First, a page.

, Volume 15, Issue 4, pp 365-376

Mate preferences among Hadza hunter-gatherers

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The literature on human mate preferences is vast but most data come from studies on college students in complex societies, who represent a thin slice of cultural variation in an evolutionarily novel environment. Here, I present data on the mate preferences of men and women in a society of hunter-gatherers, the Hadza of Tanzania. Hadza men value fertility in a mate more than women do, and women value intelligence more than men do. Women place great importance on men’s foraging, and both sexes rate character as important. Unlike college students, Hadza men place considerable importance on women being hard-working, and Hadza women cite looks about as often as men do.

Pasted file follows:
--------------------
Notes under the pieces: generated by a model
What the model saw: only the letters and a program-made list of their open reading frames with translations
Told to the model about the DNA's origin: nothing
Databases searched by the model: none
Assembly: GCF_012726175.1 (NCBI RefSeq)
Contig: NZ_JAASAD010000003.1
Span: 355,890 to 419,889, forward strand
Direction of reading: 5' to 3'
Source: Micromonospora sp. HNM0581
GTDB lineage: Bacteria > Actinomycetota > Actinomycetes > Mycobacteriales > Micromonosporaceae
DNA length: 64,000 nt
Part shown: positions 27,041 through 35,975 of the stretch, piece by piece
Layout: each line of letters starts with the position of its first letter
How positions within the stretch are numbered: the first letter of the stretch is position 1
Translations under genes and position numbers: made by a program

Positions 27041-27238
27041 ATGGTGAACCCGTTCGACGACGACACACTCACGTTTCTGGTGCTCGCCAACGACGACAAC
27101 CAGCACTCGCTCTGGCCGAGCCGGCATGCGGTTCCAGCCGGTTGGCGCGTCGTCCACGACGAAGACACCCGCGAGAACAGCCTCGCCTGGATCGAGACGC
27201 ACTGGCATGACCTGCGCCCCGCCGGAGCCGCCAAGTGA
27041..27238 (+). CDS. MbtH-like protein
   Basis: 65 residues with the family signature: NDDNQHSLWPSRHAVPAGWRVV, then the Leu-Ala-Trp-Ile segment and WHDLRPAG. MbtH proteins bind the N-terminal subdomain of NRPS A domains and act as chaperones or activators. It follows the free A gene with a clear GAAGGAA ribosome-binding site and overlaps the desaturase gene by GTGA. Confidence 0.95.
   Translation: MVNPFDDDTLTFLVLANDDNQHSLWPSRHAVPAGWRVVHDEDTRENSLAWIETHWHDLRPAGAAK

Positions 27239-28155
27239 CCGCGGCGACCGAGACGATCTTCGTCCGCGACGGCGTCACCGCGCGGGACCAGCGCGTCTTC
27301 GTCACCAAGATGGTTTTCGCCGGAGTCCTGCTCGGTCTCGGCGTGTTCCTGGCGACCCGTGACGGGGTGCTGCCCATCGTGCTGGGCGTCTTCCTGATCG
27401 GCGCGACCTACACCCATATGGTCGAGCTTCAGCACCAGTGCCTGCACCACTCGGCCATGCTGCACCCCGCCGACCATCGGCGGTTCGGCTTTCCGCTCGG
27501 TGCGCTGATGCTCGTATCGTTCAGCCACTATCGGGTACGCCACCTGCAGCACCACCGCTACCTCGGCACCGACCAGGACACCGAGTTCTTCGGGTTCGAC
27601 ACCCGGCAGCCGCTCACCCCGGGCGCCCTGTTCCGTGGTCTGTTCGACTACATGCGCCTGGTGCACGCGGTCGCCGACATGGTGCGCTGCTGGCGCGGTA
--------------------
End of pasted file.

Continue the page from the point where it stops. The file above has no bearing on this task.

This research was made possible by a grant from the National Science Foundation and the Leakey Foundation.
Frank Marlowe (B.A., M.A., M.F.A., Ph.D.) is associate professor in the Department of Anthropology, Harvard University. His research interests include the behavioral ecology of hunter-gatherers, mating systems, parental care, mate choice, and cooperation.